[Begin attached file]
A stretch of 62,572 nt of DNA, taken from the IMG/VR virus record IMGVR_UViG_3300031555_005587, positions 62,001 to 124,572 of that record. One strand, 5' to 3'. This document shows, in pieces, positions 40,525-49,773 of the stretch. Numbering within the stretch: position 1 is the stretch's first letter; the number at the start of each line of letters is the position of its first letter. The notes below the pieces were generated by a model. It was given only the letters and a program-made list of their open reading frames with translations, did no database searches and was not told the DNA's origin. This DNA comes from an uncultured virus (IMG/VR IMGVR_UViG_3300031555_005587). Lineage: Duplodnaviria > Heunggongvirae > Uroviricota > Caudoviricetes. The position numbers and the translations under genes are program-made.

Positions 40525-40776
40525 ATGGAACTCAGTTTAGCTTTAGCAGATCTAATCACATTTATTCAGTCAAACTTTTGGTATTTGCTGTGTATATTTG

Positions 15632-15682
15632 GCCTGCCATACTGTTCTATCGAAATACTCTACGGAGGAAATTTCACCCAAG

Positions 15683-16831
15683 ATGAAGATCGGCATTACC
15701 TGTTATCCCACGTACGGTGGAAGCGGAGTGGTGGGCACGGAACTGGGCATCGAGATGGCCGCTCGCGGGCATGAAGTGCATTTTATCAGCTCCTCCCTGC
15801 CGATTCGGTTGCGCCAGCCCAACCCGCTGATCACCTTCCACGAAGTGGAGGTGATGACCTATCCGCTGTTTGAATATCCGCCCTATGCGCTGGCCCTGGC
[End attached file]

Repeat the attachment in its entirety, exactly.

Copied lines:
A stretch of 62,572 nt of DNA, taken from the IMG/VR virus record IMGVR_UViG_3300031555_005587, positions 62,001 to 124,572 of that record. One strand, 5' to 3'. This document shows, in pieces, positions 40,525-49,773 of the stretch. Numbering within the stretch: position 1 is the stretch's first letter; the number at the start of each line of letters is the position of its first letter. The notes below the pieces were generated by a model. It was given only the letters and a program-made list of their open reading frames with translations, did no database searches and was not told the DNA's origin. This DNA comes from an uncultured virus (IMG/VR IMGVR_UViG_3300031555_005587). Lineage: Duplodnaviria > Heunggongvirae > Uroviricota > Caudoviricetes. The position numbers and the translations under genes are program-made.

Positions 40525-40776
40525 ATGGAACTCAGTTTAGCTTTAGCAGATCTAATCACATTTATTCAGTCAAACTTTTGGTATTTGCTGTGTATATTTG

Positions 15632-15682
15632 GCCTGCCATACTGTTCTATCGAAATACTCTACGGAGGAAATTTCACCCAAG

Positions 15683-16831
15683 ATGAAGATCGGCATTACC
15701 TGTTATCCCACGTACGGTGGAAGCGGAGTGGTGGGCACGGAACTGGGCATCGAGATGGCCGCTCGCGGGCATGAAGTGCATTTTATCAGCTCCTCCCTGC
15801 CGATTCGGTTGCGCCAGCCCAACCCGCTGATCACCTTCCACGAAGTGGAGGTGATGACCTATCCGCTGTTTGAATATCCGCCCTATGCGCTGGCCCTGGC